**Matti Pitkanen** (*matpitka@pcu.helsinki.fi*)

*Sat, 3 Apr 1999 07:40:09 +0300 (EET DST)*

**Messages sorted by:**[ date ] [ thread ] [ subject ] [ author ]**Next message:**Hitoshi Kitada: "[time 109] RE: [time 104] Re: [time 102] Re: [time 99] Spacetime& consciousness"**Previous message:**Matti Pitkanen: "[time 107] Re: [time 106] Re: [time 92] Entanglement"**In reply to:**ca314159: "[time 106] Re: [time 92] Entanglement"**Next in thread:**Ben Goertzel: "[time 118] Re: [time 108] Re: [time 81] Entropy, wholeness, dialogue, algebras"

On Wed, 31 Mar 1999, Ben Goertzel wrote:

*>
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*> > Could "entanglement entropy" be similar to "mutual entropy"?
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*>
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*> I don't think they are the same
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*>
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*> However, it is tempting to think of the "wholeness" of a system as having
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*> to do with
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*> the mutual entropy generated by placing the parts of the system together as
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*> a whole
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*>
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*> Mutual entropy is a special case of what I call "emergent pattern" -- the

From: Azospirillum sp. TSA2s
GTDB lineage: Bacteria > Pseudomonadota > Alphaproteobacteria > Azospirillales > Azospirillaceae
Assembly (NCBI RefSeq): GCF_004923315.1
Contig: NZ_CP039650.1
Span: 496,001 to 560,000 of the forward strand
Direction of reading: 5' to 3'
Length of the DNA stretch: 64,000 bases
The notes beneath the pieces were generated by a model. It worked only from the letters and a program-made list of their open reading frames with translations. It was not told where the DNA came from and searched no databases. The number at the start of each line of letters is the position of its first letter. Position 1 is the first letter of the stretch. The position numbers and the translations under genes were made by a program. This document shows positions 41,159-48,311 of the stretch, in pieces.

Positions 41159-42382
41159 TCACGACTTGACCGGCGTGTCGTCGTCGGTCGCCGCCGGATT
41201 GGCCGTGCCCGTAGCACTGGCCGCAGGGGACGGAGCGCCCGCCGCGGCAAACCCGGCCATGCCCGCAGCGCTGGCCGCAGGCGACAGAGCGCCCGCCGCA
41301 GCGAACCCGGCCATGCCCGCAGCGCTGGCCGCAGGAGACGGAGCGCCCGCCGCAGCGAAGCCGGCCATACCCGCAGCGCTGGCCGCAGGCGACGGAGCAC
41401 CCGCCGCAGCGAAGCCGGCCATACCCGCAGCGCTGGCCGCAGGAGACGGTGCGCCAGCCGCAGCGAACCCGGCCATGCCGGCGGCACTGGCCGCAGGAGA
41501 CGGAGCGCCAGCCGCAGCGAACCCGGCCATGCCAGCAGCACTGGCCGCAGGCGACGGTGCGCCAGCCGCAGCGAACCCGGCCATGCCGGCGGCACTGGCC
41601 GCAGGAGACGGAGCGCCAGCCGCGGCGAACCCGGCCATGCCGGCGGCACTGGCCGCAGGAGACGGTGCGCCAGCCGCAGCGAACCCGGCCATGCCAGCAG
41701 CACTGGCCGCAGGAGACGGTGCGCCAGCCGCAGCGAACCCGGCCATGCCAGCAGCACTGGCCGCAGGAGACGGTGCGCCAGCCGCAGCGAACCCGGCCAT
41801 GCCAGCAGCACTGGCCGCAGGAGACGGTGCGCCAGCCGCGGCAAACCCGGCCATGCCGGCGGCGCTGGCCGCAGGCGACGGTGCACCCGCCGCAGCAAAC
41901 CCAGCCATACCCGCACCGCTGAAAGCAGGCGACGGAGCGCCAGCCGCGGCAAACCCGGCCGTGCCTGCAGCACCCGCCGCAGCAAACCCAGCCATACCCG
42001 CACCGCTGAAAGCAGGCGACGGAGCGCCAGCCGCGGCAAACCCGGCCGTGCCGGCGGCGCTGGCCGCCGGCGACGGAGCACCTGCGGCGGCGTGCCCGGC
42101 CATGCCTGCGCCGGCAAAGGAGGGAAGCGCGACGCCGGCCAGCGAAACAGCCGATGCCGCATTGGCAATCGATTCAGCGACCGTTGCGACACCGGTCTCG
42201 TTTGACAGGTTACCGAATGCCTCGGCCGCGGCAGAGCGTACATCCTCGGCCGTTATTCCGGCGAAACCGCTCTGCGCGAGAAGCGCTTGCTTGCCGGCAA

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*> emergent
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*> pattern in a set {A,B} being roughly
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*>
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*> | Patterns({A,B}) - Patterns(A) - Patterns(B) |
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*>
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*> where | | is a norm operation on the space of patterns in question and
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*> Patterns(X)
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*> refers to the set of patterns in X
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*>
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*> Mutual entropy results from this definition if one restricts consideration
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*> to "Markovian